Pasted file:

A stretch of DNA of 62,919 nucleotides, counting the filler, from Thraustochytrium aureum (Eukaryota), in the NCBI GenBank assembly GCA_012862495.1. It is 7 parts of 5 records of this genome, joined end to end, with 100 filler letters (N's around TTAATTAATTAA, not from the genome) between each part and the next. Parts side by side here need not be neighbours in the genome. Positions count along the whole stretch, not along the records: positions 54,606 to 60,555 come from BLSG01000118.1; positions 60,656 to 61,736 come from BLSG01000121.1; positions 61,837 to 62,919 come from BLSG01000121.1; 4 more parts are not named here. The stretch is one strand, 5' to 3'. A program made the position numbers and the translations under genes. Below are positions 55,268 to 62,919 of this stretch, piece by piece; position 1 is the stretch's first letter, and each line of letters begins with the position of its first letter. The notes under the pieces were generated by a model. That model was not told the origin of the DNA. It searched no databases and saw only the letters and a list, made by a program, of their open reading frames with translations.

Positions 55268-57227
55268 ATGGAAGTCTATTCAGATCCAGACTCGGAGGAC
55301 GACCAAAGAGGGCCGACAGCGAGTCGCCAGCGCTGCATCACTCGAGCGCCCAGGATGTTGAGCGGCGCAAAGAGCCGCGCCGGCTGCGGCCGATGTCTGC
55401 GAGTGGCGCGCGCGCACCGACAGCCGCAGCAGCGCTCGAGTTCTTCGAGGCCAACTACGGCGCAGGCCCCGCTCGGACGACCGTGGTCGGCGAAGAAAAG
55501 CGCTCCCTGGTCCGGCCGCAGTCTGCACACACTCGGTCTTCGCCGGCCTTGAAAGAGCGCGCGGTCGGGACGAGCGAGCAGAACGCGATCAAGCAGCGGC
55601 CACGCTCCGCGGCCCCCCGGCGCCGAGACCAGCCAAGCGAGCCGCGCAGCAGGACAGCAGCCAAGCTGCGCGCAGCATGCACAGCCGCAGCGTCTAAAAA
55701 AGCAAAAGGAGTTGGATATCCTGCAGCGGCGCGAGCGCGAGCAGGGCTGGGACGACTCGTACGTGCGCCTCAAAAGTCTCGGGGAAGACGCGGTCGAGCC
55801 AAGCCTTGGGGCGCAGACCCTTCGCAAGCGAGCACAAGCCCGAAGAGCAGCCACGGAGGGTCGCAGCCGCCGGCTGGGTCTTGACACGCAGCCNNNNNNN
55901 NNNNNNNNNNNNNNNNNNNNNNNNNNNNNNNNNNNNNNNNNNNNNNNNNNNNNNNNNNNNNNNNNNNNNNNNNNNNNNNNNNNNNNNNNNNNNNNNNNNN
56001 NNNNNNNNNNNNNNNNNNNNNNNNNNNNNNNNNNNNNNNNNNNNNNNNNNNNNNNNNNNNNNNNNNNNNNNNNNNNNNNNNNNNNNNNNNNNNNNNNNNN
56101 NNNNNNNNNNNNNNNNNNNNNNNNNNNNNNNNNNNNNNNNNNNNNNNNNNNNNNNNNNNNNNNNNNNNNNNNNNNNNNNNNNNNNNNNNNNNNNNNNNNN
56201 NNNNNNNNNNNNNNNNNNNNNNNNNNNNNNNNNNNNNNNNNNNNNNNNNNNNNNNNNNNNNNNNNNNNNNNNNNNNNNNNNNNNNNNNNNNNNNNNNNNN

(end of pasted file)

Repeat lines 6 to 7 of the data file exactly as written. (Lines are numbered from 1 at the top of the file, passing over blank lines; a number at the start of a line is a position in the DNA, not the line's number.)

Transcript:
55501 CGCTCCCTGGTCCGGCCGCAGTCTGCACACACTCGGTCTTCGCCGGCCTTGAAAGAGCGCGCGGTCGGGACGAGCGAGCAGAACGCGATCAAGCAGCGGC
55601 CACGCTCCGCGGCCCCCCGGCGCCGAGACCAGCCAAGCGAGCCGCGCAGCAGGACAGCAGCCAAGCTGCGCGCAGCATGCACAGCCGCAGCGTCTAAAAA